Dallas Movie Screening

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Thursday, February 19, 2015

The Duff

For most of y'all who don't know, which is pretty much everyone, a D.U.F.F means Designated Ugly Fat Friend. Another typical teenage bully tactic to undermine the already fragile psyche of high schoolers. In this comedy by Ari Sandel and written by Josh A. Cagan is based on the novel of the same name by Kody Keplinger. The Duff's purpose is to serve as a gateway to info mining on the Duff's more attractive friends. Usually the Duff is just happy that someone is talking to them and doesn't realize they are just being used.

Bianca Piper (Mae Whitman) is a scrubby nerdy senior who has two beautiful besties Casey and Jessica (Bianca Santos and Skyler Samuels). Everything is great with them until Wesley (Robbie Amell), her next door neighbor, womanizer and top jock lets her know that she's their Duff. That she is only allowed with them to make them look better. Instead of trusting her childhood friends, Bianca spirals into a harpy meltdown and alienates them in order to set herself up with a new identity.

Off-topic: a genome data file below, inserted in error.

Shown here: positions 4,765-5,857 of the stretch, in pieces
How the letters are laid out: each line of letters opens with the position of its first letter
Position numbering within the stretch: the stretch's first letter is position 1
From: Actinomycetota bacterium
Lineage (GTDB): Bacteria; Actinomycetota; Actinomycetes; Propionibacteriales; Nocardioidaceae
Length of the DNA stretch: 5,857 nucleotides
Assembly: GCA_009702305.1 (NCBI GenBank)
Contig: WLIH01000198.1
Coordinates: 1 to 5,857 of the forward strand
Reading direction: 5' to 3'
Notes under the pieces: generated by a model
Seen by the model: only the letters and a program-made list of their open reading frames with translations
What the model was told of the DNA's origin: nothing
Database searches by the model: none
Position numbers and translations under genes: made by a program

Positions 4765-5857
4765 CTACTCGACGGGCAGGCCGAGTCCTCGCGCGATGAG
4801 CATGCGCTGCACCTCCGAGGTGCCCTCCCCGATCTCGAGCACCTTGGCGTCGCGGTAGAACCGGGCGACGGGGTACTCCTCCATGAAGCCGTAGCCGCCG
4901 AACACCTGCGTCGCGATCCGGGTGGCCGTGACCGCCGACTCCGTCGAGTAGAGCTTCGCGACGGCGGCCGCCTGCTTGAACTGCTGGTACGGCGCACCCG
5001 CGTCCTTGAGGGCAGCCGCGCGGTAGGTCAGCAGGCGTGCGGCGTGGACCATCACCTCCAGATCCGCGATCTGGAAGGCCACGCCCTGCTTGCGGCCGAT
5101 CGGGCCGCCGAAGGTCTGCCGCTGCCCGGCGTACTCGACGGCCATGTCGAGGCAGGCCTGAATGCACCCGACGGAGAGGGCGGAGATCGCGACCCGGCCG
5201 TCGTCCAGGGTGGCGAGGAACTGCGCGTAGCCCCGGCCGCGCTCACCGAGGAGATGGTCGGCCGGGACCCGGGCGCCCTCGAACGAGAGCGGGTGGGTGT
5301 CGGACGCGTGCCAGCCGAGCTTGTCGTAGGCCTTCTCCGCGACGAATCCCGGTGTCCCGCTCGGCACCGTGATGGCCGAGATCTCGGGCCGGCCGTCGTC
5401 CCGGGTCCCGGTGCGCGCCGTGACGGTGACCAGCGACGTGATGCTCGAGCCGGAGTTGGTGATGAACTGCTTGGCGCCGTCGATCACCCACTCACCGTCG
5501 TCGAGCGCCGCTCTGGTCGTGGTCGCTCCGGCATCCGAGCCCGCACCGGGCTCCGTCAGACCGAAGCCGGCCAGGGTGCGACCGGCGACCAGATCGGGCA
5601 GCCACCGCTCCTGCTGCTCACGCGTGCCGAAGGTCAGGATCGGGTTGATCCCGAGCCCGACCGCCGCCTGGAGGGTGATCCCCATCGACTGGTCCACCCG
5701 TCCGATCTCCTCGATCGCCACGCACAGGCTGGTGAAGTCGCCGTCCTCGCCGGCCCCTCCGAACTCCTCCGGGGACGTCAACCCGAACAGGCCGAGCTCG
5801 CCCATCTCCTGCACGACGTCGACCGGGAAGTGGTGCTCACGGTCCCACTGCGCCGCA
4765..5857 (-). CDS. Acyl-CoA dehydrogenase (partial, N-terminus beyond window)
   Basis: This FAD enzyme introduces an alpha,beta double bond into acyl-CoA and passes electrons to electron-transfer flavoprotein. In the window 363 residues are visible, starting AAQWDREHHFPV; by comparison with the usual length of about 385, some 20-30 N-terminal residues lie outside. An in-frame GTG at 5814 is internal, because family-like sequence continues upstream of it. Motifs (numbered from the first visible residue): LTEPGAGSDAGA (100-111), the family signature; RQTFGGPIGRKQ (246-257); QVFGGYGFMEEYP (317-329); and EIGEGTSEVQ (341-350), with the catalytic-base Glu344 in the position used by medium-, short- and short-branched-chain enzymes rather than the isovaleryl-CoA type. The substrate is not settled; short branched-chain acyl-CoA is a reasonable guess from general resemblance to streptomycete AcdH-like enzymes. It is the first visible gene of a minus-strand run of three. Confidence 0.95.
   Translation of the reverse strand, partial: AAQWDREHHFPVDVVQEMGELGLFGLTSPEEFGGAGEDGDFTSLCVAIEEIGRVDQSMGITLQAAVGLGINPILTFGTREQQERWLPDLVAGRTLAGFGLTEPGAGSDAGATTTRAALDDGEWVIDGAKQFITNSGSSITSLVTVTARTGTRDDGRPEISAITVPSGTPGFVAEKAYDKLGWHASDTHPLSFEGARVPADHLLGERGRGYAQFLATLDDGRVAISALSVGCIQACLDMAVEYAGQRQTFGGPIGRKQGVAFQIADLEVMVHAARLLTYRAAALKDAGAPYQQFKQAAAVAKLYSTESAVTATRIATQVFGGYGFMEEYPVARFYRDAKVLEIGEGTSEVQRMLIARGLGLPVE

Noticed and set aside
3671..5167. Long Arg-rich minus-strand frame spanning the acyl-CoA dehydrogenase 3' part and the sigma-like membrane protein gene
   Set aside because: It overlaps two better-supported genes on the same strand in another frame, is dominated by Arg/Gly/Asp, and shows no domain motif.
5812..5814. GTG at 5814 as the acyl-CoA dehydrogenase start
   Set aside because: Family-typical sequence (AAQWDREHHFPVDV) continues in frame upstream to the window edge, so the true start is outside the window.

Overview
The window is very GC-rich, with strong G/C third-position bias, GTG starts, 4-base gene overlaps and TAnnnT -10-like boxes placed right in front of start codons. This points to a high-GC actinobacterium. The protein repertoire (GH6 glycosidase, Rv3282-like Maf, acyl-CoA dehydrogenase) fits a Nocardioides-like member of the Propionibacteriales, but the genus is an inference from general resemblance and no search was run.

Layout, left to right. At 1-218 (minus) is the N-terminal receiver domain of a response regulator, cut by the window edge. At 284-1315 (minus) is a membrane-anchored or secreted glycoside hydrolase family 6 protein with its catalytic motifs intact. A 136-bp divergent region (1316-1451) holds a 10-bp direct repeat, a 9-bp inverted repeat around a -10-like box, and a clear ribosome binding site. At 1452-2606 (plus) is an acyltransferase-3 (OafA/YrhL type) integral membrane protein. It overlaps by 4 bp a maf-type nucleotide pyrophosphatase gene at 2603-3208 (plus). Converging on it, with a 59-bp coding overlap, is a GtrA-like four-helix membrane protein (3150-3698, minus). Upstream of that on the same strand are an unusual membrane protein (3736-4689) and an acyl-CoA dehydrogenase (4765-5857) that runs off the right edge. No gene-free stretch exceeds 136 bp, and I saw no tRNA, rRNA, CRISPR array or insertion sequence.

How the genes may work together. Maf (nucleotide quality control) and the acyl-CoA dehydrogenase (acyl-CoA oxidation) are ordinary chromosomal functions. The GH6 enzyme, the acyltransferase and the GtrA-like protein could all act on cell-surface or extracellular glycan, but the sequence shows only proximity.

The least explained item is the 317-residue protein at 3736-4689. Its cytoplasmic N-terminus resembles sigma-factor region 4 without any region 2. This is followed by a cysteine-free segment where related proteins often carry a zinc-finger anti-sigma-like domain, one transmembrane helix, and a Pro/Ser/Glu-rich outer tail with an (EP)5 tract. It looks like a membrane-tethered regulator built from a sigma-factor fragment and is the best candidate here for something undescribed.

Her mom (Allison Janney) had fallen into a depression after her divorce until she reinvented her self as a pantsuit wearing motivational speaker. She tries to offer Bianca some advice, but instead Bianca enlists the help of Wesley to help erase the label in exchange for helping him pass chemistry. Since Bianca has a crush on a guitar playing Toby (Nick Eversman), Wesley advises her on creating a new look and challenges her on how to speak to males by approaching random guys at the mall. This is all fun and dandy, but the movie's mean girl Madison (Bella Thorne) who aims to be the next reality star uses her minions ever ready camera to capture some of Bianca's more embarrassing exercises them broadcasting them via social media.

Teen movies come and go, but few stand the test of time like John Hughes films that speak to the more universal truth of surviving high school. There are lots of goofy moments like Ken Jeong is a blast as the editor of the school newspaper. Whitman (Arrested Development and Parenthood) is wonderfully endearing as Bianca. She's funny, smart and unpredictable. Her best friends are nicely portrayed as being loyal and uncatty. The viral ruin of her reputation is met with brutal honesty, but Whitman infuses Bianca with resilience and spunk which keeps this from being another stupid teen stereotype.
(Review by reesa)

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